Among the finds from the famous Olduvai Gorge were found a jagged harpoon tip and other bone tools made 800 thousand years ago-most likely by representatives of Homo erectus. The publication of Naked Science reports this.
American anthropologists have studied an array of 52 bone finds made by Mary Leakey herself in 1960-1970 while working in the Olduvai Gorge. Samples dated to more than 800,000 years old, hundreds of thousands of years older than our species, appear to have belonged to the older Homo erectus. Meanwhile, five bone tools were found among them, including a chopper, a percussion “hammer” with an “anvil,” and even a jagged tip.
Note that the previous oldest such harpoon, found on the present-day Congo territory, is dated to the age of “only” 90 thousand years and is considered clear evidence of the unique instrumental skills of Homo sapiens. Now, these views will probably have to be reconsidered. An article by Michael Pante and colleagues is published in the Journal of Human Evolution.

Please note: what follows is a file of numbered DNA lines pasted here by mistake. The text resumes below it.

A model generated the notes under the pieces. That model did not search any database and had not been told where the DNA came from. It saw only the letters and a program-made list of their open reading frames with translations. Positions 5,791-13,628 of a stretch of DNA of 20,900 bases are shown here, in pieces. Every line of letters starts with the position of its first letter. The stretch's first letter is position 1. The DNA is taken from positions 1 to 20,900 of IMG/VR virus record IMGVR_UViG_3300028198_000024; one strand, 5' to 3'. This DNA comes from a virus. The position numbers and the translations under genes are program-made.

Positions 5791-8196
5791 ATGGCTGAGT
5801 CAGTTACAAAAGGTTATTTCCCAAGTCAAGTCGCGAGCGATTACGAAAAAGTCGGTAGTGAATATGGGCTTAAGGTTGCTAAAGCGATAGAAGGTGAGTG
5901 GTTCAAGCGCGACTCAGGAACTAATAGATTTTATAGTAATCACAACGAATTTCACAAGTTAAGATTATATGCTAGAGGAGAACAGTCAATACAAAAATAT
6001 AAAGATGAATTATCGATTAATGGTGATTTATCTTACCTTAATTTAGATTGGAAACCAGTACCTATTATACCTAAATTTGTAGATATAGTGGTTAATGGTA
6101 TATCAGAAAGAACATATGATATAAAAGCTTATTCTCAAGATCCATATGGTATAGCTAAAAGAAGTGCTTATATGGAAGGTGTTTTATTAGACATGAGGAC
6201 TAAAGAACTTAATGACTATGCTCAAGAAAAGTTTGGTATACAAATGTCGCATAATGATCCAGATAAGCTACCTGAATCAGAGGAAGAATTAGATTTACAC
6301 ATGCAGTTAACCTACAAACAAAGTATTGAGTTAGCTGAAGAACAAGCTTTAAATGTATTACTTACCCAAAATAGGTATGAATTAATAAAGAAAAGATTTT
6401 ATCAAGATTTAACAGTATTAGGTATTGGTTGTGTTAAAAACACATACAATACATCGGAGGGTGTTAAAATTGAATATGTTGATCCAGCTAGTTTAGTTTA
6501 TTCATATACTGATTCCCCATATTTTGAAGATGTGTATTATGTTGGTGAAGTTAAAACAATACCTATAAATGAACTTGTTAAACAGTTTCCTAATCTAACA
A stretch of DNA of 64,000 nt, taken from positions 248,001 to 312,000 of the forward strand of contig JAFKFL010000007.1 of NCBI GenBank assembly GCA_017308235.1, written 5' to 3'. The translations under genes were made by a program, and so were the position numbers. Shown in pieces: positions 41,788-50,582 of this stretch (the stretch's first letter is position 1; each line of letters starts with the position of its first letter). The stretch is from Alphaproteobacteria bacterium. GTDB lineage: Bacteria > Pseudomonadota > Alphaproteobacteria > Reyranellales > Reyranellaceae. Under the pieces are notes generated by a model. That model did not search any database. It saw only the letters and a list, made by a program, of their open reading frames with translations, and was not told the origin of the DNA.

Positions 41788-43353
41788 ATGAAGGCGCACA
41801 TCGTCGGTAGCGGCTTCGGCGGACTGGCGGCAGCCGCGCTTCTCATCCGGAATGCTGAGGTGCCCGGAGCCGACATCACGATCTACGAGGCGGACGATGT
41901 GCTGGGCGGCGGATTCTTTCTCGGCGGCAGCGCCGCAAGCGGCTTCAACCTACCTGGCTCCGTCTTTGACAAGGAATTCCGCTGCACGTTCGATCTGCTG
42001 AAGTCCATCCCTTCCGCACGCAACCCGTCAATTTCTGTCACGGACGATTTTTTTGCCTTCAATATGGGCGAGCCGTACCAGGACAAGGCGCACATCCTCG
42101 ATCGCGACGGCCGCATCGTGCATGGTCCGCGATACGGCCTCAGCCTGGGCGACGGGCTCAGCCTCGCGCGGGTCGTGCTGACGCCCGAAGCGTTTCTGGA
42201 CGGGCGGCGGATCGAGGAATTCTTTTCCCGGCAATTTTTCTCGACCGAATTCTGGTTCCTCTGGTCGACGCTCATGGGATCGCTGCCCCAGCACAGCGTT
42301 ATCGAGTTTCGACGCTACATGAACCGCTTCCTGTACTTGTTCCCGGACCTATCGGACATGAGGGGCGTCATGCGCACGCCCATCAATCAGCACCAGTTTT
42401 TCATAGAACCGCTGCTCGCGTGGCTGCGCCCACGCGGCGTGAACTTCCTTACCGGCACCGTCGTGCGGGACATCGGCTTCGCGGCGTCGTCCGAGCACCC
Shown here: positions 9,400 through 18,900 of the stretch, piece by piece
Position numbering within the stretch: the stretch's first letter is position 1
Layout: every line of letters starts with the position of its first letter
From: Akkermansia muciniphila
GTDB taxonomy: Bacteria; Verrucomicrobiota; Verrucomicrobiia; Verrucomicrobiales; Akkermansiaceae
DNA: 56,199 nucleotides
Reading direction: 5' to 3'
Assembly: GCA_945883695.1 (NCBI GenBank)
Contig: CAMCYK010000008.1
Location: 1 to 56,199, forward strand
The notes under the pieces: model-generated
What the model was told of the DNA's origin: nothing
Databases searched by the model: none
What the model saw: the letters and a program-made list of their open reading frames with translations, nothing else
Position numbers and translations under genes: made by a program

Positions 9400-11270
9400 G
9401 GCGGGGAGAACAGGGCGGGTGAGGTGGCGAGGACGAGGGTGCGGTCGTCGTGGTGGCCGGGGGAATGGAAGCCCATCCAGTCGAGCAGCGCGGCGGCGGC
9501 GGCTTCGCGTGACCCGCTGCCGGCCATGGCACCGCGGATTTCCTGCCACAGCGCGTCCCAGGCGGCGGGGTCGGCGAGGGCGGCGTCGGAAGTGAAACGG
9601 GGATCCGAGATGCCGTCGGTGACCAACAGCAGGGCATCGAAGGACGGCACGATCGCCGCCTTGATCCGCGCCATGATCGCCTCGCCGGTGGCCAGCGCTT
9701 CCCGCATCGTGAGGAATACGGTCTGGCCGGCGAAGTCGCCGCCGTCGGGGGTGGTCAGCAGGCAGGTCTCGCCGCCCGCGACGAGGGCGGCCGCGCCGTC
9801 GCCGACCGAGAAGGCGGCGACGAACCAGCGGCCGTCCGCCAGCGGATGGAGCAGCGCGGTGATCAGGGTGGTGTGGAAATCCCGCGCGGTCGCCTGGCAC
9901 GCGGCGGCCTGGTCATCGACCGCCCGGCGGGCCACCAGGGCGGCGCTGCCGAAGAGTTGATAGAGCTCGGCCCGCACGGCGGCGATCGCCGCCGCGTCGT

It is worth noting that the new findings are not as unambiguous as the “Congolese harpoon.” You can see the notches on the tip that caused it to get stuck in the body of fish or game, but there are no ring-shaped depressions necessary for attaching fiber to the shaft. It is possible that the Erectus used this tool in some other way, but most likely, the production of the tip was never completed.
But even if this is the case, it is clear that the ancient masters specially selected suitable animal bones for tools. This means that the practice of making bone tools is much older than our species, although it did not reach such heights as later in the hands of sapiens. Recent findings show that other practices that were considered the prerogative of our species may have appeared long before it, including the use of fire to work stone and cooking food in hot water.